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Wednesday, December 31, 2003

Presto! We're in Preston

Gaelic Games in Preston, U.K.
Clare* and her folks playing an ancient Gaelic game of strategy.

The implicit Swedish tourist visa is good for 90 days, but when it came time to book flights out of the country, it happened that the affordable flights were just a couple days beyond that limit. I scratched my head over this for a while, trying to weigh my bad luck with this sort of thing against the possibility that I'm just excessively paranoid. I knew Garrett* in my shoes just wouldn't worry about it, and it wouldn't be a problem--immigration doesn't check your passport on the way out, after all, just in. But while I have no genuine belief in "bad luck" as an a priori state, it remains an accurate operative assumption for predicting my future. Fortunately, during the delay of my indecision the prices dropped for the day I wanted, thus resolving the issue through productive procrastination.

As it turns out, they'd completely overhauled the airport since my arrival three months ago, and amidst the remaining construction was a new line to stand in--to have Swedish immigration carefully scrutinize your documents, scan them into the computer, give you the suspicious eye, and, in my case, stamp an exit visa right next to the entry visa from exactly 90 days earlier. Eight hours later, and I would have been fined and officially deported from the country--a blemish on my record that would have made all future travels more difficult, residency in New Zealand (or most anywhere) potentially impossible, and would have prohibited me from returning to Sweden for three years.

This tangentially reminds me of an idea for a new talk show: It would be called "Reality Sucks". At the beginning of each show would be a bunch of brief interviews with people on the street in which they give their solutions to the problem du jour--like "What do you think the U.S. should do in the middle east?" or "What do you think the drug laws should be, and how should they be enforced?" or "What should the government do about the current state of the economy?" and so on. (Other categories too, not just issues of government/law, but those are the most obvious fit to the format.) The interviews selected for the show would be the ones that most represented each major category of opinion, such that each could be shown with a prominent percentile for how much of the voting public this opinion represents. The remainder of the show, then, would be top-notch experts and historians talking about what would happen if these ideas were realized, or what actually happened in the past when something similar was done (or when applicable, results of simulations, specific related studies, or such). And of course, most of the time, the outcome would be horrendous, because most people just don't think things through even half as far as could be covered in the span of a talk show.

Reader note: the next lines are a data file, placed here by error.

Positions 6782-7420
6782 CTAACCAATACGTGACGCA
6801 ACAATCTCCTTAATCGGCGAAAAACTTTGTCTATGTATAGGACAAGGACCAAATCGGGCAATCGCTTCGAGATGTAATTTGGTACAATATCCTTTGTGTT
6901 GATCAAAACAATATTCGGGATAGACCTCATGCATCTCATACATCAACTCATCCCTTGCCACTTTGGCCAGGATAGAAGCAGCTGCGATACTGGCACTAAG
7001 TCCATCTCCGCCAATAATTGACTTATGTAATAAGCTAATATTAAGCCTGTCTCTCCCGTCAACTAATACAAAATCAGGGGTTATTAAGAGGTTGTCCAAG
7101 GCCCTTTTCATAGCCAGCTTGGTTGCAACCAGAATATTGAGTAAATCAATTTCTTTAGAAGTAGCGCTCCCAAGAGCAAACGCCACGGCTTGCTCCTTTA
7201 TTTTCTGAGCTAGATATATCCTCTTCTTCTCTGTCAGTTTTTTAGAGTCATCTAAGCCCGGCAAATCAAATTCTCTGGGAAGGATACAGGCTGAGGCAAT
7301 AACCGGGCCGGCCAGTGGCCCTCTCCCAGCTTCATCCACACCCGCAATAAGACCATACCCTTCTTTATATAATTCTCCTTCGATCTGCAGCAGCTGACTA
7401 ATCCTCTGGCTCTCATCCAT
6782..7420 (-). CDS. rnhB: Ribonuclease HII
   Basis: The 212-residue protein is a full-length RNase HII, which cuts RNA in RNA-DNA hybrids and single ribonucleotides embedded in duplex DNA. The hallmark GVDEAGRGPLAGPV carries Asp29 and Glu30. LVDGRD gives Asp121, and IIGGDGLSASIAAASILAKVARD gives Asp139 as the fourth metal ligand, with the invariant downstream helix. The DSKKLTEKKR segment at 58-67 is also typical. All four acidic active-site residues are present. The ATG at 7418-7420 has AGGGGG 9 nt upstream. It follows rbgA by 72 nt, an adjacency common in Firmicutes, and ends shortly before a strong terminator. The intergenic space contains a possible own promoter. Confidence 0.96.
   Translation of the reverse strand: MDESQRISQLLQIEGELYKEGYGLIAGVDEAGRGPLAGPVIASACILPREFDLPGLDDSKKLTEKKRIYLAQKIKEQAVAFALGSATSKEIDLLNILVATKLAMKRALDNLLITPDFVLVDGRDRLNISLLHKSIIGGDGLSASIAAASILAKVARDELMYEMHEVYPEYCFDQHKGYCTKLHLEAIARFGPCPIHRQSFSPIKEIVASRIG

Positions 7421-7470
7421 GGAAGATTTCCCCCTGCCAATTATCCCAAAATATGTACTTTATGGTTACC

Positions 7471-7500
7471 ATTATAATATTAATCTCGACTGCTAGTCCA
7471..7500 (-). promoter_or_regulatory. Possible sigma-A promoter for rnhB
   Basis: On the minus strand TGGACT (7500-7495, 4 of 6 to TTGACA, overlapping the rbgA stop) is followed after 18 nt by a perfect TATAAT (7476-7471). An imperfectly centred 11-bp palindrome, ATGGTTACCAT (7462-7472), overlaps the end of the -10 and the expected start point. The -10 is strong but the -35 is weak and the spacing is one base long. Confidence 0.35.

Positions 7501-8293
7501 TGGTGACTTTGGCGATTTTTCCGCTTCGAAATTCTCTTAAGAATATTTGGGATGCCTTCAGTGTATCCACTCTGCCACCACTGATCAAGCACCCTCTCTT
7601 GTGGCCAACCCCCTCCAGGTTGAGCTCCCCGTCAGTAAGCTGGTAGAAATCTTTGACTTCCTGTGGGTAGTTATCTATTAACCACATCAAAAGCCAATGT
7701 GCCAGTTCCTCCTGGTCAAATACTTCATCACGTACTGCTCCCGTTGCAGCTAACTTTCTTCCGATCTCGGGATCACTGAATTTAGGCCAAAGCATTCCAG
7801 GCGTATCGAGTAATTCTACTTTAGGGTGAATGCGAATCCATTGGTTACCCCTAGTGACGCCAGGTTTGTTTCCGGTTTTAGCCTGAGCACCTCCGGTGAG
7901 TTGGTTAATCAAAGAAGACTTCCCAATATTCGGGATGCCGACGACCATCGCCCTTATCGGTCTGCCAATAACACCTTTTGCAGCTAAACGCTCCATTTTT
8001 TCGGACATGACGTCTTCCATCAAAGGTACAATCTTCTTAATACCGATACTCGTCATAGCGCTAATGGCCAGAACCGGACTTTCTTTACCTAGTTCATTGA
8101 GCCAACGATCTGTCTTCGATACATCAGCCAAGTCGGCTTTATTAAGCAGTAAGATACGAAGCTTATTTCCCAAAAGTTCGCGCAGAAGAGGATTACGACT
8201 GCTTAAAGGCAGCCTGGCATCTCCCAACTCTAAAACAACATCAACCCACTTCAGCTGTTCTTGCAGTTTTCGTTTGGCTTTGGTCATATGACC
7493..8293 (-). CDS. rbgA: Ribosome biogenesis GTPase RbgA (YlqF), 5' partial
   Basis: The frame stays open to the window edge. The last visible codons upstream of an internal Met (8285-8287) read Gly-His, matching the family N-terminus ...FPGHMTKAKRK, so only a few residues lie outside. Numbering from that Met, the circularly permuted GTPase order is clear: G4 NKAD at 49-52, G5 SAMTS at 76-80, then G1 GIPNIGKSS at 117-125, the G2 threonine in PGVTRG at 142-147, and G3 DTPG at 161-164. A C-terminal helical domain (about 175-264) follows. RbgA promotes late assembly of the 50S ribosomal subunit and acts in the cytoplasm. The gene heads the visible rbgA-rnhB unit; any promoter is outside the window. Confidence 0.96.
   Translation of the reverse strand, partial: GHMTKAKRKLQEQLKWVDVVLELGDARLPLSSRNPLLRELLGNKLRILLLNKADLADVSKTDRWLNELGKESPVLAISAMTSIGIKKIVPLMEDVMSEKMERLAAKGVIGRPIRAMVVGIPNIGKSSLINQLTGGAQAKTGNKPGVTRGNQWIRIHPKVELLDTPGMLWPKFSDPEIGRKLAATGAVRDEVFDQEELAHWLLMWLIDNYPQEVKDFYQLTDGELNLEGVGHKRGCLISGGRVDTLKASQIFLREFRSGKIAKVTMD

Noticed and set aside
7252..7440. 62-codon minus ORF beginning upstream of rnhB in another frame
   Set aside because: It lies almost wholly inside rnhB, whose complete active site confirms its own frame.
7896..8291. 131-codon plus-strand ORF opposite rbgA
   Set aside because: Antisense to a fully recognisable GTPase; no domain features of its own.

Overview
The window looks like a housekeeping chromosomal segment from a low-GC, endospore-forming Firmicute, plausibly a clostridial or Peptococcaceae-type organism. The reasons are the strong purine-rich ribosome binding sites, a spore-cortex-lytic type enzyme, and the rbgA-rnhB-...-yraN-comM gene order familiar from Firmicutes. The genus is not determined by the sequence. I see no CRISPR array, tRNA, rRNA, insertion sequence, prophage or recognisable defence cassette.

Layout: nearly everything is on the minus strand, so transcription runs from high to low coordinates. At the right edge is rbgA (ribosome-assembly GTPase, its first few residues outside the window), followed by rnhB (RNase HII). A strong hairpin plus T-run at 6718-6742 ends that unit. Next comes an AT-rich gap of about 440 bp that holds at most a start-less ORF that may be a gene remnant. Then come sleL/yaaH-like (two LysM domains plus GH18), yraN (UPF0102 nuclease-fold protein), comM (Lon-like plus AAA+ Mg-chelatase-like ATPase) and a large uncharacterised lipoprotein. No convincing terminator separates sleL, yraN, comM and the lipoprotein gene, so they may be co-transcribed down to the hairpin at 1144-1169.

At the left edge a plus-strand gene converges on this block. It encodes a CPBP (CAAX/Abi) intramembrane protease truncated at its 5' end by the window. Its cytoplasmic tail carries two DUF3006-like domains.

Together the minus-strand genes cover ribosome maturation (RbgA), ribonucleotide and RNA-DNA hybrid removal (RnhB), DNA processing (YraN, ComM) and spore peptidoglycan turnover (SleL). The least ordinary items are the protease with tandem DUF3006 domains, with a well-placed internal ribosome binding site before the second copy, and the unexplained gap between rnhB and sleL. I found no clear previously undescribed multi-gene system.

If I had to call out a single attribute of the human mind as its greatest failing, I would say it is people's inability to question their own intuitive sense of truth. That is, if something is just obviously true to most anyone, no manner of argument or evidence will ever convince them otherwise--because their emotions tell them it is simply silly to question it, and because perception, which is the product of expectation and raw input, will simply omit anything that defies an absolute conviction.

Anyway, we made our flight, barely made our connection after baggage and security line delays at Stansted, and finally arrived at Blackpool airport, U.K., the nearest airport to Clare*'s home town of Preston. Preston is about half way between London and Edinburgh, a region somewhat analogous to the American mid-west--with the notable exception that, still being the U.K., they quite value a good Indian curry here (something I am looking forward to! :).

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Simon Funk / simonfunk@gmail.com